In this blog, we will explain three different types of polyester fabric and their properties.
In 1941, a synthetic fiber called polyester was created. It is made of petroleum, coal, air, and water. PET (polyethylene terephthalate) is the most widely used type of polyester fabric. Strong, quick-drying, wrinkle- and mildew-resistant, non-shrinking PET can alter the properties of other fabrics with which it is combined.
Here is an introduction that details the traits and uses of the three.
PET (Ethylene Polyester)
Ethylene Polyester, Polyethylene Terephthalate, or PET is the name of the type of polyester that is most frequently used to make clothing. Although the ethylene used to make this fabric is derived from petroleum, it goes through a lengthy manufacturing process where ethylene polymers hold other chemicals together to create fibers.
The four most popular techniques used by manufacturers to make this material into fabric are as follows. These four varieties of polyester are created through the filament, staple, tow, and fiberfill manufacturing processes.
- Continuous, long, fine fibers make up polyester filament fabric. But because polyester is essentially a plastic, even these superfine strands feel like a finer version of a fishing line and do not produce the softest fabric.
- Chemicals and agitation are used to soften the fibers in polyester staple or spun. Additionally, before weaving the fabric, many short fibers in staple polyester are twisted together to form yarns. These procedures produce a much softer, but less resilient, variety of polyester.
- Easily broken up polyester tow is frequently used as stuffing. Additionally, it is a method of reusing recycled polyester in the fabric.
- When filling a large volume of space, such as the interior of a pillow, fiberfill polyester uses long, uninterrupted strands of fiber that have been fluffed up with air.
The same chemicals found in PET polyester are also present in plant-based polyester, but in this case, ethylene is sourced from environmentally friendly products like cane sugar. Unlike all other types of polyester, the plant-based kind can biodegrade.
However, because it is much more expensive to produce than regular PET polyester, the clothing industry unfortunately uses it much less frequently.
The chemical composition of PCDT polyester differs slightly from that of PET. PCDT is short for poly-cyclohexylene-dimethylene-terephthalate. (The use of an acronym by manufacturers is understandable.).
This type of polyester has more elasticity and great durability than PET but does not work as well for items like clothing. Instead, heavy-duty commercial items, curtains, and upholstery are the main uses for it.
Chemical Properties of Polyester
- Polyester cloth is resistant to alkaline substances at room temperature but is degraded at higher temperatures.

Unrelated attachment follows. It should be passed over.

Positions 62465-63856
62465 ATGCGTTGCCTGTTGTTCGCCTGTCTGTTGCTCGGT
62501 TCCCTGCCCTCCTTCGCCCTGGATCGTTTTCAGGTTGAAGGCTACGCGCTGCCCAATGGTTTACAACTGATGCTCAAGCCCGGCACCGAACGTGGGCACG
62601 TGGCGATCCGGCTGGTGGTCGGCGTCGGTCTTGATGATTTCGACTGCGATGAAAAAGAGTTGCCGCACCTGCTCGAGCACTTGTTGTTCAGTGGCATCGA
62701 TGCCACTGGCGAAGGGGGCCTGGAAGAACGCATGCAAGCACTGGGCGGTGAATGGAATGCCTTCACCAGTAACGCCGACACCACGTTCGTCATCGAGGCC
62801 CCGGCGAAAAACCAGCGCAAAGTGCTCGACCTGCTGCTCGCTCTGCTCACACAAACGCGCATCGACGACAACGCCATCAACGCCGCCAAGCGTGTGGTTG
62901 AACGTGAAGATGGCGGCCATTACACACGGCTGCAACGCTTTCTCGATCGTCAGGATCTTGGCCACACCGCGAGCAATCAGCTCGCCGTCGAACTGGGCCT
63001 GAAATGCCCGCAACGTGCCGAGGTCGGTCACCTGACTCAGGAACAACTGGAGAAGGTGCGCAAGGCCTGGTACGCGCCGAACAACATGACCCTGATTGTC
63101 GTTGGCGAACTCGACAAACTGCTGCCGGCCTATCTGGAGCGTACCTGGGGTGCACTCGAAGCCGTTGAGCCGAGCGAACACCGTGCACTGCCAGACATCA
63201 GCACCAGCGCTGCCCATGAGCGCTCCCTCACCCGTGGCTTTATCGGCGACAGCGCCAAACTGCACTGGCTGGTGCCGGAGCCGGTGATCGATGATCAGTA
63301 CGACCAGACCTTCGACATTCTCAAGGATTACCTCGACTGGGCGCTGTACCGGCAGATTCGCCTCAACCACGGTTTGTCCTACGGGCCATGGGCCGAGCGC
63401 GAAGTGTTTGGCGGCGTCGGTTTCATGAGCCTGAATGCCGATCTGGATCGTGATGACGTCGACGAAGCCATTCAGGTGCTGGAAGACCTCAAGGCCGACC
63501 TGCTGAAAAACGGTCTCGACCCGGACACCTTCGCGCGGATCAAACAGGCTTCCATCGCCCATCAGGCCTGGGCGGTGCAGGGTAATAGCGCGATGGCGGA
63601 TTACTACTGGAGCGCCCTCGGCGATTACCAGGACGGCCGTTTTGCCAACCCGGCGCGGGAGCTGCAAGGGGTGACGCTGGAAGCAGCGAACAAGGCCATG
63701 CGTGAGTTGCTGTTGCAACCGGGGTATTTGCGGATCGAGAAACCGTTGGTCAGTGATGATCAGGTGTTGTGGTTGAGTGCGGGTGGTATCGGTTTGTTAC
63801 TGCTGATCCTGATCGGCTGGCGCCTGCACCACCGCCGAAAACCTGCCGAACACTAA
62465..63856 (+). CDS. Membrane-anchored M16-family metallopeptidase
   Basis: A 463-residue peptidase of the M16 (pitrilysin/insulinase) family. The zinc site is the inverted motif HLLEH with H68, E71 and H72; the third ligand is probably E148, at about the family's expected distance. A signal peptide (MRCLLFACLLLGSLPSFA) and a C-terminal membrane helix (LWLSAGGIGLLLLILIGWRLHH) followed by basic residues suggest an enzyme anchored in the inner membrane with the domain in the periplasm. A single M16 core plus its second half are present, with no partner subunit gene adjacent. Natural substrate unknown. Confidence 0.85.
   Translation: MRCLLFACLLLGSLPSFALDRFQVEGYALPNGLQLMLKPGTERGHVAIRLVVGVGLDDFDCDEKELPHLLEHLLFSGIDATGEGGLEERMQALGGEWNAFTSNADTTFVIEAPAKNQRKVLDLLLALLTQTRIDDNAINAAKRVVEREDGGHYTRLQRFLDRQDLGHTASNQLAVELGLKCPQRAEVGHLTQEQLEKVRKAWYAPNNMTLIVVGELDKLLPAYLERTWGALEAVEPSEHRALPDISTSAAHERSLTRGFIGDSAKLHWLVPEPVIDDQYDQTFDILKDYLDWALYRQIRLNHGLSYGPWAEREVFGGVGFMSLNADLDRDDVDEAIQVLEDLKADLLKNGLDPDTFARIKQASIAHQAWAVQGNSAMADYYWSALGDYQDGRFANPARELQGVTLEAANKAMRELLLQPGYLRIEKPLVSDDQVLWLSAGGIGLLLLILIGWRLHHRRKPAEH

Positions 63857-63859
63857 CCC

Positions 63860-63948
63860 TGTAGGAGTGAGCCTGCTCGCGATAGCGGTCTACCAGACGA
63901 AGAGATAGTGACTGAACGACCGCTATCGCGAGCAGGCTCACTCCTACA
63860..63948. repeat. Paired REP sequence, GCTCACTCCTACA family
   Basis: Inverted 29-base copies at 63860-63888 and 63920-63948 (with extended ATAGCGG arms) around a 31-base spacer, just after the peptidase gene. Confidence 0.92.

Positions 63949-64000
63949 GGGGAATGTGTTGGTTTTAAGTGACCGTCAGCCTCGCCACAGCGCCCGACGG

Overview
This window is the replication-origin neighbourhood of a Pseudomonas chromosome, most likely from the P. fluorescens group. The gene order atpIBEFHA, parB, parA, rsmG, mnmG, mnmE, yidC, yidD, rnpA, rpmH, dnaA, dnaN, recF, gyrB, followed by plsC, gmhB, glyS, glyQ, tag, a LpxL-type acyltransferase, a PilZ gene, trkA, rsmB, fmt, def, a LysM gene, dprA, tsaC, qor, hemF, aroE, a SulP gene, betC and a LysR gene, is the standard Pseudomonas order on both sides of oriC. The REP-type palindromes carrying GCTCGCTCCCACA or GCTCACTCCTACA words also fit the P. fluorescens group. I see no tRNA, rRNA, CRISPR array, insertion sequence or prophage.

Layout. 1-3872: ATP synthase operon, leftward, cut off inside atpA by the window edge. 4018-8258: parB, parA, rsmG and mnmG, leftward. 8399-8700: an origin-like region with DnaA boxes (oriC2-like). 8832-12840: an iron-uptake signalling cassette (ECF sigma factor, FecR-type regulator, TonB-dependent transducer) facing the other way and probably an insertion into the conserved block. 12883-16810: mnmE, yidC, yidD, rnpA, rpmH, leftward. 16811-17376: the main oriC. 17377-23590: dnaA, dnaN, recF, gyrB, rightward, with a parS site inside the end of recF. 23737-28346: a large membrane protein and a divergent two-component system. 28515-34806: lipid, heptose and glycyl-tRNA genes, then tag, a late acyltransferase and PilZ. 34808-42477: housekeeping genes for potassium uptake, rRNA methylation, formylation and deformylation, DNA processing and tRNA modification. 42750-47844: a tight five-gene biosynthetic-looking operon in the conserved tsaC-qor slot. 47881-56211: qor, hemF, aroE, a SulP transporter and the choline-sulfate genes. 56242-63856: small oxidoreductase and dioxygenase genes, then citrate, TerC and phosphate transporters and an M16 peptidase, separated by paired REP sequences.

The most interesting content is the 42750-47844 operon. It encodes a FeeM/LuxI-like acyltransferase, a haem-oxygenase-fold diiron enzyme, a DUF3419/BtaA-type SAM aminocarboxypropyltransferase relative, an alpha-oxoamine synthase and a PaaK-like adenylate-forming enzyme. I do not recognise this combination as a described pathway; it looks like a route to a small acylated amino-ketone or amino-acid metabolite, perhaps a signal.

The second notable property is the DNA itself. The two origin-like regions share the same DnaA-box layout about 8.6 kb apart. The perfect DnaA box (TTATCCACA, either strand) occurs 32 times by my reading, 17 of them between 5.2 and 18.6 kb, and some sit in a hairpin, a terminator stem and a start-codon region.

- Weaker acids don’t impose any effect on the polyester even at high temperatures, whereas strong acids impact it at high temperatures.
- If the polyester cloth is boiled It will be completely destroyed by HCL acid.
- Polyester cloth is resistant to organic solvents. When combined with trichloromethane, phenol has the power to disintegrate or destroy it.
- Oxidizing agents and chemical bleach cause little to no harm to polyester.
- It has the tendency to resist many chemicals, and thus it is easier to get rid of the stains on the polyester.
Physical Properties of Polyester
- Polyester is highly durable and strong. Its fiber and fabric can last for more than decades. Unexpectedly, it isn’t at all heavy; in fact, it’s one of the lightest fabrics on the market.
- It dries incredibly quickly.
- Another bonus point of polyester is its property to retain its original shape. The workhorse of gym clothing is polyester. Everything that is associated with active wear, such as t-shirts, jeggings, sports bras, and vests, contains a significant amount of polyester.
- Polyethylene Terephthalate or One of the most wrinkle- and abrasion-free fabrics is PET, a kind of polyester.
- Its dye-friendliness should never be disregarded. You can enjoy it in tonnes of colors and shades.
- A downside of polyester cloth is its inability to absorb water and sweat. You might feel uneasy from time to time.
Conclusion of Polyester Types and Applications
Different types of polyester include ethylene polyester/PET, PTCD, and plant-based polyester. These variations make use of various chemical configurations inside the polymers that make up the fabric. Polyester is combined with other fibers to create fabrics like polycotton.
The two main categories of polyester are listed above. The first is a polyester filament, and the second is polyester staple fiber. Polyester staple fiber Shirts, dresses, suits, and other items can be made from polyester by blending it with other fibers.